Coffee is a contentious subject in the personal finance sphere. I already posted about my skepticism for the Latte Factor, David Bachman's anti-simple-pleasure meme. A frugal tip that often piggybacks on the Latte Factor is this: "Make coffee at home!" The idea is that you don't have forgo your simple coffee pleasure, exactly; you can just have it more cheaply by putting in a little effort and elbow grease.
The idea is sound in theory. Why pay for something that you could make yourself? Coffee shops have overhead like rent (often in desirable locations), salaries, utilities, heavy-duty equipment, etc., which, it stands to reason, you are partially paying for with every cup. A small-scale operation at home should end up being more economical. There are many places in my life where I make this calculation and generally decide on the side of DIY at home: exercise (I don't belong to a gym), movies (I rarely go to the cinema), food (okay, I do eat out a lot, but I recognize that cooking at home is demonstrably a lot cheaper than eating out for every meal).
With coffee, though, I've tried it both ways, and I'm making the informed (arguably) unfrugal choice to only drink coffee out.
It's an excuse to go outSometimes I just want to get out, especially when I'm at work and I need a few minutes to stretch my legs and clear my head. I don't want to do an activity that takes a long time, because I'm usually in the middle of something. Getting coffee is a great excuse to take a break and go somewhere and fetch a little pick-me-up, and it can be social, too. I'd much rather take a friend to a coffee shop that make them a subpar cup in my kitchen.
It's a lot betterOn the whole, cafe coffee is a lot better than I could make on my own. I have certainly been to restaurants and cafes where the coffee was not that good, but generally if I have no choice but, say, McDonald's coffee or nothing, I just go with nothing. The coffee I made at home was about equivalent to McDonald's coffee. I'd essentially replaced something good that I like and value enough to buy with something not good that I don't particularly like and that, if I had to pay for, I would just not bother.
When I resolved to make coffee at home, I simply drank less coffee, because I no longer felt that I could justify going out when I had the stuff at home. Drinking less coffee isn't the end of the world, of course, but that was not my original goal. Instead of replacing one activity with a cheaper alternative, I killed the activity, and I missed it.
It's not that much cheaperI could make better coffee if I invested in better beans and equipment, but at that point, it's no longer frugal. It would take just a ton of cups to end up being cheaper per cup than a cafe. Right now, I drink about four cups of coffee a week. When I made my own coffee, the beans would go stale before I got through a bag.
While what I said earlier about paying for coffee shop overhead is true, but it's also balanced out by a coffee shop's economies of scale. Coffee shops can buy supplies in bulk and it makes more sense for them invest in high-quality equipment. The overhead that goes into making a high-quality cup spread out over the many, many cups they sell each day.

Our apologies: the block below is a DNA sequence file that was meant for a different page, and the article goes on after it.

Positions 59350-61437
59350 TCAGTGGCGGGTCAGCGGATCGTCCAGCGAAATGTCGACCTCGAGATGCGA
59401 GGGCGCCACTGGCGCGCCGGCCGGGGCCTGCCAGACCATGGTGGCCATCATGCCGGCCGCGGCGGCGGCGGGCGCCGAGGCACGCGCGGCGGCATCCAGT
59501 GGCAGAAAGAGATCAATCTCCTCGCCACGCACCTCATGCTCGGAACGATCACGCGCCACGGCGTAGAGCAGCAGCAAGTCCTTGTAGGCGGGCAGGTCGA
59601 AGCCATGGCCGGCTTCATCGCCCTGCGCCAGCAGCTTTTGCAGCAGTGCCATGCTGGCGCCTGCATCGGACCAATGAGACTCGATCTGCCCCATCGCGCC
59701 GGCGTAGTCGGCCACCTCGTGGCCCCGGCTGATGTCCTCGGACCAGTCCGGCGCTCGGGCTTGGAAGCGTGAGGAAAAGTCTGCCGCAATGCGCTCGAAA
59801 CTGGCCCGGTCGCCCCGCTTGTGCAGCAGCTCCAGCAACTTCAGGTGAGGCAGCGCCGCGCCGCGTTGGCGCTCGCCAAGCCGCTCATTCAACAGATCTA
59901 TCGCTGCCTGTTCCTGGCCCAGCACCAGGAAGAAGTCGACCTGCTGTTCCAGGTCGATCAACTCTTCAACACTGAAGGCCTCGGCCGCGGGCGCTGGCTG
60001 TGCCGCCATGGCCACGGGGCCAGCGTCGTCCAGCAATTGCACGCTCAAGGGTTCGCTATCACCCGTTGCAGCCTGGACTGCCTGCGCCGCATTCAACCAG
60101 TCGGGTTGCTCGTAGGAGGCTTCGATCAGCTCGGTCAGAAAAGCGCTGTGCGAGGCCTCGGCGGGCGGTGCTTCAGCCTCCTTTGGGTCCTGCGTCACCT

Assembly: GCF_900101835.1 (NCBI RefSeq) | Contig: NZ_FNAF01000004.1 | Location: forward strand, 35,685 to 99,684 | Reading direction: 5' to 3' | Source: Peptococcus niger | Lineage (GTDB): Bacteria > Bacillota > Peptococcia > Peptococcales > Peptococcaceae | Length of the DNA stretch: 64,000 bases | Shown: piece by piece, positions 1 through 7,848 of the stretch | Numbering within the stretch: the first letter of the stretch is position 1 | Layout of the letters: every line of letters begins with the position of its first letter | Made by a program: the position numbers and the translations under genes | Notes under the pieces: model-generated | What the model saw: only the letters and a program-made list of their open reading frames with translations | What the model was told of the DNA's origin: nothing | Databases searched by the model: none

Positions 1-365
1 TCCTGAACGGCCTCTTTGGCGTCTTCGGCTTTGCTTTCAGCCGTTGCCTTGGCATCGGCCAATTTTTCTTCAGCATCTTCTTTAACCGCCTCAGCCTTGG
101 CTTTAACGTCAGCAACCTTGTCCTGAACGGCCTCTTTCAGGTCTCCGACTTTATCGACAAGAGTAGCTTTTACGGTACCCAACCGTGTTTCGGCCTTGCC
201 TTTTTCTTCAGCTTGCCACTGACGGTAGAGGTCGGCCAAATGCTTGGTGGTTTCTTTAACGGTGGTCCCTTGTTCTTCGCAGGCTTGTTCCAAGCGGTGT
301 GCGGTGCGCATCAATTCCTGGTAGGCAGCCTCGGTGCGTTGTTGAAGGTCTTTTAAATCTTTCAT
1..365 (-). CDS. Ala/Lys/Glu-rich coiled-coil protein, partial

So what are you saying? I should get coffee out?Not at all. If you like the coffee you make at home, by all means keep making it. This is a personal calculation I've made. You might find that the opposite decision works better for you. Homemade coffee is a good idea for you if your coffee habit is primarily about the caffeine hit, but you don't care about going out. Or if you enjoy the process of crafting your own perfect cup. But for me, because what I want is an excuse to change my surroundings, making coffee at home or in the office does the opposite!
If I want to wean myself off my coffee habit, I'd have to replace it with another going-out-and-getting-a-treat habit, which would be a lateral move at best (of all treats, a cup of coffee is really pretty good compared to the competitors: it's not particularly unhealthy or expensive, at least!) The only more frugal replacement I can think of is some sort of free treat, such as simply going for an aimless walk. Which I sometimes do.
Just as it's important to think critically about your usual habits and the accepted "way everyone does things," it's also necessary to think critically about frugal tactics and determine if they will meet your specific, personal needs. Frugal communities have their own type of groupthink and show-offyness.
If you do want to change your habits, it's important that the replacement get at the actual parts of the original habit that are meaningful and valuable to you personally. Many habits can have multiple rewards, so it's important to make sure you don't replace the wrong reward.
For now, I've given away my French press and grinder (frugal-minded purchases that, in retrospect, were not frugal). Now my only coffee equipment is my reusable mug. You'll find me down at the coffee shop, asking for a refill on cream.